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How to Travel with a Cat

Stephanie Dube Dwilson
gray cat sitting in pet carrier outside with no door

Many of us like to take our furry friends along when we travel. Whether by airplane, train, or car, any kind of travel can upset your cat and cause stress behaviors. Unfamiliar, confined environments can be stressful to your otherwise well-behaved pet, and spending time in unfamiliar spaces could add to that. These helpful hints for traveling with cats can reduce stress and help you and your cat be happier on the journey.

Update Your Cat's IDs

Make sure your cat's ID tags are up to date, and if she isn't microchipped, you might consider talking to your vet about this. Make sure you register your microchip online before you leave.1 Cats that get stressed out in a new—even temporary—environment might want to flee, so make sure you have all the tools in place for others to help her find her way back to you.

Locate a Vet Where You're Vacationing

Do a little research before you leave to find the nearest vet or 24-hour emergency animal clinic in the town or city you're visiting. Bring your vaccination records with you just to be safe.

How to Travel with a Cat on a Plane

If you're flying with your cat or kitten, check with the airline well in advance of your departure date to determine the rules, regulations, and extra costs when traveling with pets—and if they allow pets in the first place. For example, United Airlines requires cats to be at least 16 weeks old to travel,2 while American Airlines has some breed restrictions.3 You don't want any surprises at the airport!

The same applies if you're traveling by train. Many train or public transit lines don't allow pets—even in carriers—so refer to those transportation entities' websites for more information.

If possible, talk to your airline about flying with your cat in the cabin with you rather than in the cargo hold. Remember to bring a pet carrier, like the K&H Lookout Pet Carrier, that matches your airline's size requirements. And have a harness handy in case you need to take your cat out of the carrier for X-ray security screening.

How to Keep Your Cat Calm in a Car

If you're traveling in a car with your cat or kitten, find a good carrier that attaches to the seat belt so your cat doesn't shift and move while you're on the road. One example is the Backpack Pet Carrier, which you can wear once you've arrived. Another great option is the Mod Capsule. This can be both a car carrier and a bed.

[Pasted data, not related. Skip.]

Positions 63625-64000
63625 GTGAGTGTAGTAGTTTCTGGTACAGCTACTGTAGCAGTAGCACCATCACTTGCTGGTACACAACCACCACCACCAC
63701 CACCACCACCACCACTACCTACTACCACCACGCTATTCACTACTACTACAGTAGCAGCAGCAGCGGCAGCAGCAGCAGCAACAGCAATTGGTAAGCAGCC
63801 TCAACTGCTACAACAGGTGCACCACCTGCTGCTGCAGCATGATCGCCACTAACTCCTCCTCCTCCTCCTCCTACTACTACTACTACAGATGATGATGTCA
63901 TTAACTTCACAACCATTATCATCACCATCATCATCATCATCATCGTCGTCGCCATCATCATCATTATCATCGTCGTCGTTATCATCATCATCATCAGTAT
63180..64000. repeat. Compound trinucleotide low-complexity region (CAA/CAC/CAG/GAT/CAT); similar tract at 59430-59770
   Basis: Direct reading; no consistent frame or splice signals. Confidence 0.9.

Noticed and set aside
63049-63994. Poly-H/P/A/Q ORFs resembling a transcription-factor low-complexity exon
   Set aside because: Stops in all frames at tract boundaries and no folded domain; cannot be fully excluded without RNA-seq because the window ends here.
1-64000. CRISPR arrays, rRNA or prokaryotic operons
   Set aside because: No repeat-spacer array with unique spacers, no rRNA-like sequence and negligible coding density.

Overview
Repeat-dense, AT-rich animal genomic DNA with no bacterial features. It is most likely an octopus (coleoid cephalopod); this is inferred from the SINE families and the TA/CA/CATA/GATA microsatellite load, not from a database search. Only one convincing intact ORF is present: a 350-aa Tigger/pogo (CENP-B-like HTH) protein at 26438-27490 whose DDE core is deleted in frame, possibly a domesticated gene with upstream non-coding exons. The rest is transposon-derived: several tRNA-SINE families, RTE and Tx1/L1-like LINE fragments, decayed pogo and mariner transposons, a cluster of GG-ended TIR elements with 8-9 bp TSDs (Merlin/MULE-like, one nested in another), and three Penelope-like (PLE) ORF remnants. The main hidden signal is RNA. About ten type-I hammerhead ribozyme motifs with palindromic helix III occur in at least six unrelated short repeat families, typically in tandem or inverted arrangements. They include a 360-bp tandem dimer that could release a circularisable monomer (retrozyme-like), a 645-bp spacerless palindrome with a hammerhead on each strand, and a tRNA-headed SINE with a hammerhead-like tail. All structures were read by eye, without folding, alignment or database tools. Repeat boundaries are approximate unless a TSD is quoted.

Take short, "trial run" drives before you start out on your long drive. Your cat will need some practice, and you'll want to figure out what makes your cat nervous. Does loud music upset your kitty? Does he need a blanket over the carrier to keep out unfamiliar sights? Does a podcast help calm him down?

Regardless of the outside temperature, never leave your cat unattended in a parked car.

Don't Feed Your Cat the Morning of Any Trip

Don't feed your cat on the morning of the trip. Cats can get carsick or have other nervous "accidents," and an empty stomach might just be their best traveling companion! This applies no matter how you're traveling—whether by airplane, car, or train.

Use a Calming Diffuser

Use Comfort Zone Spray & Scratch Control Spray at least 15 minutes before putting the cat inside the cat carrier. Spray the inside of the carrier: one to two sprays in each corner, on the floor, and on the ceiling. Comfort Zone products release an odorless vapor that mimics your cat's natural calming pheromones.

Before you leave, snap a Comfort Zone Calming Collar around your kitty's neck. Be sure the collar fits snuggly with no more than two fingers' width between the cat's neck and the collar. The collar releases those same calming pheromones as the control spray, and they work well together. The collar also has a quick-release feature in case your cat becomes entangled.

Cats' stress levels are affected by new or unfamiliar scents and spaces, and you won't want her to start spraying or scratching the furniture where you're visiting. Bring along a Comfort Zone Calming Diffuser to use in a friend's or family member's home, or even in your hotel room.

Pack Travel Bowls & Travel Litter

Whichever travel method you use, don't forget to pack portable food and water bowls. You also want to bring a supply of your cat's preferred food rather than relying on a new brand where you're visiting. Cats can get upset stomachs from a sudden food change, and you want to avoid the extra stress.

Pack Familiar-Scented Items

Cats sometimes have trouble adjusting to new surroundings. In addition to a calming diffuser, bring items with scents of home to help your cat feel more comfortable. Pack his favorite cat bed or his favorite blanket or toy.

Giving your cat a calm and stress-free travel experience begins long before you get on the road. You need to plan ahead and do your research, but having a happy kitty will make it all worthwhile.

1. Animal Humane Society. "Registering Your Pet's Microchip." AnimalHumaneSociety.org, https://www.animalhumanesociety.org/adoption/registering-your-pets-microchip.

2. United Airlines. "In-Cabin Pets." United.com, https://www.united.com/ual/en/us/fly/travel/animals/in-cabin.html.

3. American Airlines. "Pets." AA.com, https://www.aa.com/i18n/travel-info/special-assistance/pets.jsp.

Category: Travel | Comfort Zone